ADQL 2.1: Preferred crossmatch syntax

Tom McGlynn (NASA/GSFC Code 660.1) tom.mcglynn at
Thu Nov 9 17:51:46 CET 2017

I don't understand DBMS's well enough to comment on what the best syntax is now or in the future.
However I would like to suggest that we may wish to provide more examples using whatever is selected 
and that
it might be helpful to compare whatever the Xmatch syntax is to the syntax used to match a table to a
single position.

Specific examples I'd include:
Anticorrelations: where position in the first table is not found in the second.
Three way joins by position
Two way match by position with fixed matching radius
Two way  position with variable matching radius

And as mentioned above I'd include a comparison with a simple table query for a single position as a 
comparison since
ideally that would help the reader understant how the xmatch is built.

In general I think more examples is a good thing....


Mark Taylor wrote:
> On Mon, 6 Nov 2017, Markus Demleitner wrote:
>> Hi DAL,
>> On Fri, Nov 03, 2017 at 09:26:59PM +0000, Mark Taylor wrote:
>>> On Fri, 3 Nov 2017, Francois-Xavier PINEAU wrote:
>>>> Although I agree with the approach, there is one point that bothers me.
>>>> I know that not everyone agrees on the matter, but I personally
>>>> prefer to declare the cross-match condition in the JOIN (like in
>>>> your InteropOct2015DAL presentation) rather than in the WHERE.
>>>> In fact, in relational algebra, I prefer to see the cross-match as a
>>>> theta-join, not as a selection on the result of a cross-product.
>> +1 to FX' proposal; it's a good thing to be explicit on what's a join
>> condition and what's a constraint on the resulting relation.
> Sounds reasonable enough to me, so unless anybody speaks up against,
> let's go with that instead.
> So if we drop the business about order of positions in the DISTANCE
> evaluation, and prefer the condition in the JOIN rather than the
> WHERE clause (along with a few minor wording changes that have
> occurred to me in the mean time) we have:
>     \subsection{Preferred Crossmatch Syntax}
>     An especially common operation that astronomers require when working
>     with source catalogues is the positional sky crossmatch.
>     In its simplest form this is a join between two tables with the
>     requirement that the distance along a great circle between the
>     sky positions of the two associated rows is less than or equal to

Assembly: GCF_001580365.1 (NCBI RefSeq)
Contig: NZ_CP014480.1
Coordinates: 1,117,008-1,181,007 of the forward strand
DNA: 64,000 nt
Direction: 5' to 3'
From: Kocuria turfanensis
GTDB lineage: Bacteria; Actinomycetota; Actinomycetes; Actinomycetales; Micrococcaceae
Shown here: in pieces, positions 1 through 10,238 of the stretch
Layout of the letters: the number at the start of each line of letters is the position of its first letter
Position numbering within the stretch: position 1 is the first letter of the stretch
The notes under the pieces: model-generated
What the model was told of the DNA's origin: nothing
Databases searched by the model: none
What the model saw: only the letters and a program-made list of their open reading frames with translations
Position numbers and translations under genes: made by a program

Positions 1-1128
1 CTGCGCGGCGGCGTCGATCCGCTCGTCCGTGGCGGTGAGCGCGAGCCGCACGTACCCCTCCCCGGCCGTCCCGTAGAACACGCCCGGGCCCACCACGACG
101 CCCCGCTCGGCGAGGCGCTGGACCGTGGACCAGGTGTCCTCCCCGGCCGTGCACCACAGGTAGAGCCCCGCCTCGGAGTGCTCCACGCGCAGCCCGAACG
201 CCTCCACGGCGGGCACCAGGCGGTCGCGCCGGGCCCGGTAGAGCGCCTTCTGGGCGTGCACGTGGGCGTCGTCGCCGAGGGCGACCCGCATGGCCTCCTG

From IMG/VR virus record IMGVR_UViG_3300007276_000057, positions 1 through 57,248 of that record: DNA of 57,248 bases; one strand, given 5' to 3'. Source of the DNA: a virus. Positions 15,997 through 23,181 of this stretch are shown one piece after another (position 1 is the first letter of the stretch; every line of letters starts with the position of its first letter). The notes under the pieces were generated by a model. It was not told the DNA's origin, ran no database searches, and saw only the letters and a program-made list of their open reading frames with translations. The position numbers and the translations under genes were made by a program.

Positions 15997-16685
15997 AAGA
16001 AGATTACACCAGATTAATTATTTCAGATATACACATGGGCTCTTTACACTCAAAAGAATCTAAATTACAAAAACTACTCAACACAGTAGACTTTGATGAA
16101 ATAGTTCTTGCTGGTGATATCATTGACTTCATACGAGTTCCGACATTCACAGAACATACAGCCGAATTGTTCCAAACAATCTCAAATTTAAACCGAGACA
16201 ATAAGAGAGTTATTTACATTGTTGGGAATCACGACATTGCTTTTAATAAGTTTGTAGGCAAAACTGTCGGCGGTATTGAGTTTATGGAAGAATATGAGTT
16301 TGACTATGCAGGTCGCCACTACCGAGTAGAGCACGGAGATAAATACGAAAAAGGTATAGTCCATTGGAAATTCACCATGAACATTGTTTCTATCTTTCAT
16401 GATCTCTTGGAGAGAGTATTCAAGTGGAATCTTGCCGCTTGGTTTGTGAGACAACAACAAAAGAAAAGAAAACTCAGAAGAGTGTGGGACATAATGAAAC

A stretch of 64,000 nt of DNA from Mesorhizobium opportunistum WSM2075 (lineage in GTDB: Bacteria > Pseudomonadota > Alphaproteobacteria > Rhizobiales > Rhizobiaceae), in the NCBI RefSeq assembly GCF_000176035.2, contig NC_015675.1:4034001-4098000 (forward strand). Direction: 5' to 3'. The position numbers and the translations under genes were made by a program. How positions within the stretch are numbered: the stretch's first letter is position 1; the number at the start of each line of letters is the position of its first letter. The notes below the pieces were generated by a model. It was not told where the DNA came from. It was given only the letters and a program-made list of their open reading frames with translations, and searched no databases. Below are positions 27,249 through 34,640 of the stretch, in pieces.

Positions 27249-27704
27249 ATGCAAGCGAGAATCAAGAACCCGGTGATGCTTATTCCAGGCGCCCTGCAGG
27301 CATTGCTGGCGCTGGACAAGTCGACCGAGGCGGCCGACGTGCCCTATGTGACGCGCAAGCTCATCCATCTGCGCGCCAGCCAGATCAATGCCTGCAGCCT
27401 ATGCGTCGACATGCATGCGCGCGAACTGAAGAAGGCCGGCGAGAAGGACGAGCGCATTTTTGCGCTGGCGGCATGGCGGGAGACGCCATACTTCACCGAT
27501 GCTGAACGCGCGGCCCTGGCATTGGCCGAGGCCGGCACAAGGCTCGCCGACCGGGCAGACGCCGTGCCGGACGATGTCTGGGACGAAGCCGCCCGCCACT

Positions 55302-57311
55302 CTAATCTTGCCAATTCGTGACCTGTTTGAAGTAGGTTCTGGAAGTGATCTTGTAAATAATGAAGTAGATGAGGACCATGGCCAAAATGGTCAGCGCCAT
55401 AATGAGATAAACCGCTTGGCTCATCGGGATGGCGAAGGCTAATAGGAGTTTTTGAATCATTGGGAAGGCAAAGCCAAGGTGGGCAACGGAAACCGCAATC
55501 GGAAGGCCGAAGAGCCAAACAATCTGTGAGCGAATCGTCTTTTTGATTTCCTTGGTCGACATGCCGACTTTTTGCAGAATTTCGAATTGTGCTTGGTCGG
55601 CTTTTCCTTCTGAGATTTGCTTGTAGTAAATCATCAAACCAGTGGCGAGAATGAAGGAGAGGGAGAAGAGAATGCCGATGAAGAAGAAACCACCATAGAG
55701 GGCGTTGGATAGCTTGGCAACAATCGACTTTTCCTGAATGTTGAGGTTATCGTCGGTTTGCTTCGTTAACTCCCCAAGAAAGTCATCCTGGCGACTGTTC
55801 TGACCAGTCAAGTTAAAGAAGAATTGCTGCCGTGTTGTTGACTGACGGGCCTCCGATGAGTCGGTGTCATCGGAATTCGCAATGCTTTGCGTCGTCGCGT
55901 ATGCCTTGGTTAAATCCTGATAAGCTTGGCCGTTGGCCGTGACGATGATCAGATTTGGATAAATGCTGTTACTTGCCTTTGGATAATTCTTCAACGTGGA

>     a given threshold.
>     The geometrical functions provided by ADQL offer a number of
>     semantically equivalent ways to specify such a condition in
>     the JOIN or WHERE clause, for instance using various
>     combinations of POINT, CIRCLE and DISTANCE.
>     While a correct implementation will generate the same result for
>     any of these specifications, the performance characteristics may
>     differ dramatically depending on implementation.
>     Given this, it is difficult for (human or machine) ADQL authors
>     to know how to phrase a crossmatch with the expectation that it
>     will be executed efficiently, and difficult for services to know
>     which forms of query to optimise.  The result can be the
>     unnecessarily slow operation of the common sky crossmatch operation.
>     The purpose of this section is to propose a preferred form of ADQL
>     to use for sky crossmatches.  Clients posing crossmatch-like
>     queries are advised to phrase them like this rather than semantically
>     equivalent alternatives, and services are encouraged to ensure that
>     this form of join is executed efficiently; this might involve
>     identifying such ADQL input clauses and rewriting them appropriately
>     for efficient processing on the database backend.
>     The preferred way to specify a sky position-only crossmatch is:
>     \begin{verbatim}
>        JOIN ... ON DISTANCE(lon1, lat1, lon2, lat2) < r_max_deg
>     \end{verbatim}
>     or equivalently
>     \begin{verbatim}
>        JOIN ... ON DISTANCE(POINT(lon1, lat1), POINT(lon2, lat2)) < r_max_deg
>     \end{verbatim}
>     Alternative semantically equivalent forms however MAY still be
>     used by clients, and MUST still be handled correctly by services.
> Any new or old objections, please post them.
> Mark
> --
> Mark Taylor   Astronomical Programmer   Physics, Bristol University, UK
> m.b.taylor at +44-117-9288776

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